Upmake

Build Status Coverage Status

Pragmatic way to manage build system for cross-platform applications: update the lists of source and header files in all the make and project files at once.

Installation

Upmake is a Perl module with no non-core dependencies and can be installed by running the following commands:

perl Makefile.PL
make install

It can also be installed from CPAN in the usual way.

Alternatively, you can download a single file containing the latest version of the command line script with all its dependencies, but this won't allow you to use its functionality programmatically which is usually required for non-trivial projects. Notice that you still need to have Perl (5.10+) to run this file.

Usage

For the simplest possible case, e.g. if starting a new project, create the master files list files with the following contents:

# Comments are allowed, everything else should consist of variable
# definitions in the very simple format below:
sources =
    first_source_file.cpp
    another_source_file.cpp
    and_so_on.cpp

headers =
    first_header.hpp
    last_header.hpp

If you use a makefile for building your project under Unix systems, define the variable called either sources or objects in it, e.g.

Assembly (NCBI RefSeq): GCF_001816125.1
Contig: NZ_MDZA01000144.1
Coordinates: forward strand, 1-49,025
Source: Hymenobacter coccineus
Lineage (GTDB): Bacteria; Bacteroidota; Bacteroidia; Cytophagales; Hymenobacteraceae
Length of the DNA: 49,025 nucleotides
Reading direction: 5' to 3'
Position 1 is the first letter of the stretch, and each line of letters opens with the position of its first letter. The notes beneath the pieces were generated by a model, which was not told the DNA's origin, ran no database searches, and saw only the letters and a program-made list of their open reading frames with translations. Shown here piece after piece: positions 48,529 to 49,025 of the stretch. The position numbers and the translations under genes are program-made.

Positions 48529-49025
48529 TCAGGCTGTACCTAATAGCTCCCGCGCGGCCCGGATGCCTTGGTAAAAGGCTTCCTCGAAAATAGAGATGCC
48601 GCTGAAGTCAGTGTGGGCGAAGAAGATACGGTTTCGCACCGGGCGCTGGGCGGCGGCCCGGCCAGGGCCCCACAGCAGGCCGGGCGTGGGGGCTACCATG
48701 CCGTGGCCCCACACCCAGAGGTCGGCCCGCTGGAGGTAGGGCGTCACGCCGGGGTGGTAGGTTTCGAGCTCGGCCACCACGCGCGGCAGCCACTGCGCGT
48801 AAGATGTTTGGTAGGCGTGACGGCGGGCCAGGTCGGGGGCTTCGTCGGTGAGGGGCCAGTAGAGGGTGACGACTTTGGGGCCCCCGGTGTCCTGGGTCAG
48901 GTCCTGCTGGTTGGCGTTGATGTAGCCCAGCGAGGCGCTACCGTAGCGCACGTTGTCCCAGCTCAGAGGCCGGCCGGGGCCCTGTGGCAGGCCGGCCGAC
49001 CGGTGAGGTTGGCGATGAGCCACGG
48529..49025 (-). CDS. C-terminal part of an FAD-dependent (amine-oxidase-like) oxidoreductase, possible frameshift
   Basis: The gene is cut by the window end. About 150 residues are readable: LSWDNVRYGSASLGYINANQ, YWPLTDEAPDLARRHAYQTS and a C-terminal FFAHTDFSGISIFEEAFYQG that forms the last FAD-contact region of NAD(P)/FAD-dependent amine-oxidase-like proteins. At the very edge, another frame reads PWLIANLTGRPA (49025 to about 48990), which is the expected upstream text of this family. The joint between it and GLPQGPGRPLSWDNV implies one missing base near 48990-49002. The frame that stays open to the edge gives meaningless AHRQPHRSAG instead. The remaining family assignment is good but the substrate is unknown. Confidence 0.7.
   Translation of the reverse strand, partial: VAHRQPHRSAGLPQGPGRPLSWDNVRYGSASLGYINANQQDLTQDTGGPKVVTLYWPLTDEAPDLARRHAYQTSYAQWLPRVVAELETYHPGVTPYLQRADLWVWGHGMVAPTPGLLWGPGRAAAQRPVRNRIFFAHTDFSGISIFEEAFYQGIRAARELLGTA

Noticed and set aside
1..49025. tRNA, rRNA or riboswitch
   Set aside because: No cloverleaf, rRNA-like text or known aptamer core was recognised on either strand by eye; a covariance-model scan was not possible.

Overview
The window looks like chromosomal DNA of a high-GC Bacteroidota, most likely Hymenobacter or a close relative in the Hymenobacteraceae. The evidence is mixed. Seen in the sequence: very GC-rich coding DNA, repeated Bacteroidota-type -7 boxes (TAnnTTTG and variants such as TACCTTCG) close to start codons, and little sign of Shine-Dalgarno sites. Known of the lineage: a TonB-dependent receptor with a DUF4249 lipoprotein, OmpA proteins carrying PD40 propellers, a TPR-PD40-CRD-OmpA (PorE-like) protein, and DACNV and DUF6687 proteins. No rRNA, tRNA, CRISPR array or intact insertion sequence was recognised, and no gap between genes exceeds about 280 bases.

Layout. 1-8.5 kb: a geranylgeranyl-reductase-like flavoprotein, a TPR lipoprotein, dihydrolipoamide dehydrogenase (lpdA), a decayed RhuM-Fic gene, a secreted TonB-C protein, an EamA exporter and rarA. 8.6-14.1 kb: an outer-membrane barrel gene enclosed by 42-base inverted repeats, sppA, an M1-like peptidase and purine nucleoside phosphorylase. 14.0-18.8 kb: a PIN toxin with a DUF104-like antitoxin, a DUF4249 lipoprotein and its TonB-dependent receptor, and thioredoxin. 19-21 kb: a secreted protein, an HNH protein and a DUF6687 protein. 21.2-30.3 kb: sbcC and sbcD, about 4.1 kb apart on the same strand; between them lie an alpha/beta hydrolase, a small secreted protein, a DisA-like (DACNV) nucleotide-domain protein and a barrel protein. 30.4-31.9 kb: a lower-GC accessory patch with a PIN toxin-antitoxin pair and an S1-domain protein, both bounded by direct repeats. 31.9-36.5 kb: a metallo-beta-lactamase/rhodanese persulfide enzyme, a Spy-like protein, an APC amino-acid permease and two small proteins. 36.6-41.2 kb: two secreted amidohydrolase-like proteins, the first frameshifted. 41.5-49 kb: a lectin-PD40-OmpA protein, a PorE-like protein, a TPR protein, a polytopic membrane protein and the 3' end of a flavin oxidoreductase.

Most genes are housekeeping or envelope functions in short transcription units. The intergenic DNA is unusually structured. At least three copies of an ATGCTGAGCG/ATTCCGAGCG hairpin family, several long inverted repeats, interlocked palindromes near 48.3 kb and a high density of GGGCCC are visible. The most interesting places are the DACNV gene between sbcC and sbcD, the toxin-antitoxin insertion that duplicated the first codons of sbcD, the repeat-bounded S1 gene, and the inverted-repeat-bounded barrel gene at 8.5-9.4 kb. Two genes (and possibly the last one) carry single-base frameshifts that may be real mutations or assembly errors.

# GNUmakefile
objects := \
        first_source_file.o

Running

upmake GNUmakefile

will now update GNUmakefile to contain all the files from the master list (with the correct .o extension).

Of course, this is not any better than just maintaining the list of files in the makefile directly, but the advantage of upmake is that you can also update MSVC project files from the same master list, just do

upmake my.vcxproj # or .vcproj for older versions

If you don't have committed or backed up versions of the files, it is strongly recommended to use --dry-run --verbose options to check that the modifications conform to your expectations before actually making them.

Generally speaking, any variables or targets defined in the makefile will be updated with the values of the variables with the corresponding names from the master file (and if there is no corresponding variable, nothing is done). As for project files, variables proj_sources, proj and sources where proj is the base name of the project are used by default in this order, i.e. the first one found is used (for the headers, only proj_headers and headers are checked).

A common situation is that an existing makefile uses several variables, e.g. sources_foo and sources_bar, while a single variable containing all the sources is needed for the project file. This can be resolved by defining such variable in terms of other existing ones:

proj_sources =
    $sources_foo
    $sources_bar

For yet more complicated cases you may use the module programmatically, see e.g. this example.

Licence

This is free software; you can redistribute it and/or modify it under the same terms as the Perl 5 programming language system itself.

Terms of the Perl programming language system itself

  • the GNU General Public License as published by the Free Software Foundation; either version 1, or (at your option) any later version, or
  • the "Artistic License"